All of ingive's Comments + Replies

Open thread, May 15 - May 21, 2017

Eating tasteless food might be useful in weight loss and health. Vegetables usually have phytonutrients, which evolved to be for example insect repellents. However many of these phytonutrients have, for example, anti-cancer, anti-inflammatory mechanisms in our body, Sapiens. Like Curcumin and Sulforaphane. Since IQ goes down by age, though crystallized not so much, it might be worthwhile to try and include these foods. Curcumin can pass the blood brain barrier in certain instances.

You've read this? It's long, but if you CTRL+F for "taste" you'll ... (read more)

Open thread, March 13 - March 19, 2017

I'm not sure if intelligence and consciousness are one and the same thing, and with your words, consciousness/intelligence is information processing. If you conclude that intelligence is information processing, then this might be an aspect of the body, an attribute, in roughly the same way as consciousness. Then that aspect of the body is evolving in machines, called artificial intelligence, independent of conscious experience.

Consciousness has such a wide variety of states, whether it be mystical, religious experiences, persistent non-symbolic experiences... (read more)

Open thread, March 13 - March 19, 2017

Important insight which LessWrong can comment on: link

To me, it's a very concise summary of what we all know yet stupidly enough, ignore because of irrational societies and educational systems. I'm not saying that I am taking it in. That would be the equal excuse as of any other. What do you think?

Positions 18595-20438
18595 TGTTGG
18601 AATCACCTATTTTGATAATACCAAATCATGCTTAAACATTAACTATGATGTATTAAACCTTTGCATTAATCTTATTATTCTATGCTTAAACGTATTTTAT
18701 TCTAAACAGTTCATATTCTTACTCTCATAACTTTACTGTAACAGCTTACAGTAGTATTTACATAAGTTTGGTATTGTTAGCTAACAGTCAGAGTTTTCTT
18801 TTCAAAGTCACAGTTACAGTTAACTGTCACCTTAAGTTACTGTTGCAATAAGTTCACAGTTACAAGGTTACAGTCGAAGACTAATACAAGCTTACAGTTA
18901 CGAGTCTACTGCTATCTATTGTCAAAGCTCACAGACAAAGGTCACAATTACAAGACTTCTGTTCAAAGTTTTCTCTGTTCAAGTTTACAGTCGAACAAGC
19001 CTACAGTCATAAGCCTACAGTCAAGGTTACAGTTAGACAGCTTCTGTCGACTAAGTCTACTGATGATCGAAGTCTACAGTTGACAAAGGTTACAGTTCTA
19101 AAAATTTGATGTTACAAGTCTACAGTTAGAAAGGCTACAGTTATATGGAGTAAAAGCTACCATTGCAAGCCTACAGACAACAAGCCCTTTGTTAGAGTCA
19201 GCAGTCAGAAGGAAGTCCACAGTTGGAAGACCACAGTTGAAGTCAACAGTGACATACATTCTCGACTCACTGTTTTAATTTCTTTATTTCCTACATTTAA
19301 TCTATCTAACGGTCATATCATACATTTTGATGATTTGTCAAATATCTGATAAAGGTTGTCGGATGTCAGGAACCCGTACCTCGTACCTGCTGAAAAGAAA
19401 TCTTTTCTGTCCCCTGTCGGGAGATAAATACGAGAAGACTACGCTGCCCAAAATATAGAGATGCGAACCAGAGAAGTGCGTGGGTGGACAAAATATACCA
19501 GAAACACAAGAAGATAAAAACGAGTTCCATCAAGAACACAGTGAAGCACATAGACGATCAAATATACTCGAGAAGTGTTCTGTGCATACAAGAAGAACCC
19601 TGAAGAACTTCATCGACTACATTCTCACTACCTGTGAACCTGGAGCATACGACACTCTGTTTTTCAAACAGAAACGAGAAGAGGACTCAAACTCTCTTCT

1MrMind5y
My 2 cents: it's a heap of unproved assumptions, told as if they were Reality 101. It's very clear that it was written with an aim in mind, it meanders and misinterprets until it arrives at the desired conclusion. It's very far from an honest discussion of fundamentals.
Open Thread, March. 6 - March 12, 2017

As an intervention, I suppose by the number of applicants. It's was mostly about changing one's essence or awareness rather than it changing itself by taking action, being responsible and not making excuses. Of course, 'clickers' can still apply but this is the new stuff, regarding non-clickers.

Bachir is taking application calls publicly and it's pretty fun (Here's a Scientology mention). https://www.twitch.tv/videos/127066455?t=01h07m10s

I'm thinking about applying in the future. First I am going to read the Sequences, deepen my practice of meditation, etc.

Open Thread, March. 6 - March 12, 2017